By CP Staff
By Ed Huyck
By Ed Huyck
By Ed Huyck
By Ed Huyck
By Ed Huyck
By Ed Huyck
It's twilight on Election Day, and south Minneapolis street corners have been taken over by campaign volunteers, who jump up and down and shake lawn signs at rush-hour commuters.
"Good thing we're not doing this in the cold," says one R.T. Rybak volunteer to a nodding supporter of Mayor Sharon Sayles Belton on the southeast corner of Lyndale and Franklin avenues. At this intersection, the mayor's volunteers outnumber Rybak's three to two.
Two hours later it's clear that this street corner might represent the only victory in the incumbent mayor's reelection bid. At the Zuhrah Shrine Center in the Phillips neighborhood, five local news trucks idle curbside on Park Avenue South. Inside, three televisions are showing Buffy the Vampire Slayer, NYPD Blue, and Frasier. A small group huddles around a cash bar, drinking Tanqueray and tonics. Polls are open for a few more minutes, and most of the mayor's true believers--six staffers and some 300 volunteers--are still out door-knocking. For a little while, reporters outnumber supporters.
In the foyer, an elderly African-American woman, Kelema Lee, is manning a sign-in sheet, giving out nametags and American flag stickers and speaking of the Sayles Belton era in the past tense. "I believed in her and all the great things she did for this city," she insists. Even though Lee lives in Bloomington, she has worked on all three of Sayles Belton's mayoral bids. She remembers 1993's tiny campaign office over by the Dunwoody Institute. And Lee remembers the time last year when, at a fundraiser at the Fine Line nightclub, President Bill Clinton kissed her. "This is my last run," she says. "I'm gonna play the casinos now."
Over the next hour, as people file in offering condolences to Lee, her mood darkens further. "What are we gonna do?" Lee asks one man signing in. "We gonna keep the faith," he responds. "I'm not gonna survive this night," she replies. Within minutes, she will break down crying for the first of several times tonight.
Randy Schubring, the campaign's cherubic communications director, is getting ward-by-ward numbers over his cell phone, putting on a brave face by repeatedly saying he's optimistic. Early on it's clear that Rybak has taken what Schubring calls the "crescent wards" on the southern fringes of the city. Schubring is holding out hope for good showings in the First and Third wards in Northeast, where Sayles Belton has campaigned hard since she placed behind Rybak in the September 11 primary.
Schubring complains that the polls dictated the final days of the campaign, but surely he must know that much of the blame lies with Sayles Belton herself. The mayor has been a reluctant campaigner from day one, showing a remarkable knack for failing to use her position to rally support. In the past few weeks she was more visible and assured on the stump. But in the end, polls made it clear she couldn't shed the early buzz that she was invisible.
By 8:45 there's a crowd of about 150, and most folks are hitting the bar pretty hard. The TVs show that with 89 percent of the votes counted, Rybak is ahead by about 30 points. "You can't win forever, maybe," reasons Eli Jackson, 42, who works in the mailroom of the Star Tribune. "She's been good for parts of this city, and for the black people in this city. I just want to tell her she did a good job."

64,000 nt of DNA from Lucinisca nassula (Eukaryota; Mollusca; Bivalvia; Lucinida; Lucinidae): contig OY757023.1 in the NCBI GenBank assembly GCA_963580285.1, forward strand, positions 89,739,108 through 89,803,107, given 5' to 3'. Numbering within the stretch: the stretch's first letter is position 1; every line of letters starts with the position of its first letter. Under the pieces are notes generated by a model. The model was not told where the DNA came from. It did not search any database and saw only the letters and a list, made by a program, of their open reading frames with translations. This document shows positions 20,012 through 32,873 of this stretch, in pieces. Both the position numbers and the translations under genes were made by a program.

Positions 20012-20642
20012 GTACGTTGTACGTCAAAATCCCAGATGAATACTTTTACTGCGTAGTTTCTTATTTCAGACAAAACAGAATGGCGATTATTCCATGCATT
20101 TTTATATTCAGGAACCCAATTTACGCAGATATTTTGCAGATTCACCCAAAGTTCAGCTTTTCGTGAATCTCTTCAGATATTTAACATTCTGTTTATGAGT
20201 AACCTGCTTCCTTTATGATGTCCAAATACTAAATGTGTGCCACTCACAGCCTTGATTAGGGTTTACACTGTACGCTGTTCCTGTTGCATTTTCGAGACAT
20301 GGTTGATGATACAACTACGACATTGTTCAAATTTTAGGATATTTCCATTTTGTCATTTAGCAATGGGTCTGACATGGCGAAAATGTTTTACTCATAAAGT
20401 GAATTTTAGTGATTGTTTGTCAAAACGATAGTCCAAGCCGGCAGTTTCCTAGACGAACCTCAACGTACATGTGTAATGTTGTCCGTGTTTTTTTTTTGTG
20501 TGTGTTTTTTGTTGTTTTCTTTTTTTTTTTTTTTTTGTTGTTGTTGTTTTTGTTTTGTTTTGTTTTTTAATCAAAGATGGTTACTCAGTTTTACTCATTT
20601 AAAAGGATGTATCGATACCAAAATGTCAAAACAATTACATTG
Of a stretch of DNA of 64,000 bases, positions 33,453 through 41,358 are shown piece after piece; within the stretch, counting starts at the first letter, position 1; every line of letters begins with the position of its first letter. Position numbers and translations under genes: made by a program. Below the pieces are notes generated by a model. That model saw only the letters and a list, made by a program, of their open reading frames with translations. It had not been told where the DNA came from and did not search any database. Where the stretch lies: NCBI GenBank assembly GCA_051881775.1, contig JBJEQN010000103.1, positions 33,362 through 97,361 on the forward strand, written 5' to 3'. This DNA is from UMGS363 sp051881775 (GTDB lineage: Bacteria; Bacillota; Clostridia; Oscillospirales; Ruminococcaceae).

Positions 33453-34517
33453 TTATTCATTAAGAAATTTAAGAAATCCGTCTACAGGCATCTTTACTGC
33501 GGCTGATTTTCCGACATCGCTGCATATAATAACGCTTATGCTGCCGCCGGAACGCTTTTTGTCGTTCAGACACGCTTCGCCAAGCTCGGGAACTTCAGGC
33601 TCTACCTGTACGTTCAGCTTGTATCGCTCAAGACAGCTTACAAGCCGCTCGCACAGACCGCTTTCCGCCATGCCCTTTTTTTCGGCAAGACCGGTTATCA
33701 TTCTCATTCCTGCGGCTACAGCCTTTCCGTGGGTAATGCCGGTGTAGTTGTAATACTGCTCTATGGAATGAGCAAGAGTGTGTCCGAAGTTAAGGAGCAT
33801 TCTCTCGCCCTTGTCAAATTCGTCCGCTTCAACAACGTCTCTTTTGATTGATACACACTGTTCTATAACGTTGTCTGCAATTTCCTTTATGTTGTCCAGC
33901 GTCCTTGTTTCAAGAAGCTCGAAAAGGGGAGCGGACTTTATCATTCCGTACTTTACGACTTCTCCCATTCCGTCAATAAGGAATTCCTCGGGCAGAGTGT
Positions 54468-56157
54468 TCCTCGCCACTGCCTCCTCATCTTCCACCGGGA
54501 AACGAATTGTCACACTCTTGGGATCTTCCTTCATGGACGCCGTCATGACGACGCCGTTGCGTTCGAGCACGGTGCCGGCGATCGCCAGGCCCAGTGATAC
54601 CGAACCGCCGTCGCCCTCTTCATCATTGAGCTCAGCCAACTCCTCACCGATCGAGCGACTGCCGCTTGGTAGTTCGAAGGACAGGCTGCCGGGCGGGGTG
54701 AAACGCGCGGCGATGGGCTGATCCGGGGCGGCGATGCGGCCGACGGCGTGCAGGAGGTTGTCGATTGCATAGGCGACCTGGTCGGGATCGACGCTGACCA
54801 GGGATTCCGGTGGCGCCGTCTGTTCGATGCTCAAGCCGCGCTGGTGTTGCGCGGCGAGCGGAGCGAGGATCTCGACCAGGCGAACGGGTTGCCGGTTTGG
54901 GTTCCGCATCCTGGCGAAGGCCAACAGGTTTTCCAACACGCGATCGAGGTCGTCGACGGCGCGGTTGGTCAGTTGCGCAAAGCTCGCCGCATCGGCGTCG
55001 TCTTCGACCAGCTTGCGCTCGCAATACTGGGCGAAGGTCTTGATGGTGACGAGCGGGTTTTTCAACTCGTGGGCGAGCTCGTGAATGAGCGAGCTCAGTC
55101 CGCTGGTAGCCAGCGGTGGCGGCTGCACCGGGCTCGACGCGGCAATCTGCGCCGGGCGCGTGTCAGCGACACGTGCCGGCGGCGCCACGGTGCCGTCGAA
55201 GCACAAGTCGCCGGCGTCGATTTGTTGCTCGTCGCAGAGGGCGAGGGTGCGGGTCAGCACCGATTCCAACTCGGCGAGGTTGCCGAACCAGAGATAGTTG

Shortly before 9:00, a local television station calls the race for Rybak, and Schubring goes pale, darting outside with his cell phone pressed to his ear. Overall, though, there's an odd sense of relief that it's finally over, and many in the room are suddenly reflective.
"We always knew the third term would be the toughest," opines Hennepin County Commissioner Peter McLaughlin, co-chair of all three of Sayles Belton's mayoral runs. The mayor had a "successful agenda," he insists, but that wasn't enough to counter talk that it was time for a change, especially after a sitting council member pleaded guilty to extortion. "The Brian Herron indictment gave that generic message legs," he says. "When that happened, and [Rybak] said it, to me, that was it."
Volunteers pass out red placards that read "We love you Sharon!" and "Thank you Sharon!" At 9:15, everyone crowds around the entrances of the auditorium and starts chanting, "We love Sharon! We love Sharon!" but it's a false alarm. "The mayor is about five minutes away," McLaughlin informs the crowd from the stage at the far end of the room. "You're in the right mood, but you've got to hold on a few minutes."
When Sayles Belton struts in, she's composed. As she makes her way through the crush of people to the stage, she gives out hugs. She talks for 20 minutes, mostly about how much her administration did that's worth celebrating. She urges everyone to avoid anger or sadness, but rather keep the city moving forward. By the time she steps down, spirits have lifted.
It's a soothing scene in what has been an arduous campaign and an uneasy election night. News has spread quickly that city-council president Jackie Cherryhomes, an ally of Sayles Belton's and arguably an equally powerful force in city government, has been beaten by Green Party newcomer Natalie Johnson Lee. Even though Sayles Belton carried Cherryhomes's Fifth Ward, the three-term incumbent's loss is shocking. Shortly before 11:00 p.m., a dazed-looking Cherryhomes arrives with her husband. She confers briefly with Sayles Belton, then vanishes, saying only, "I'm going to take a long vacation and I'm gonna have a life."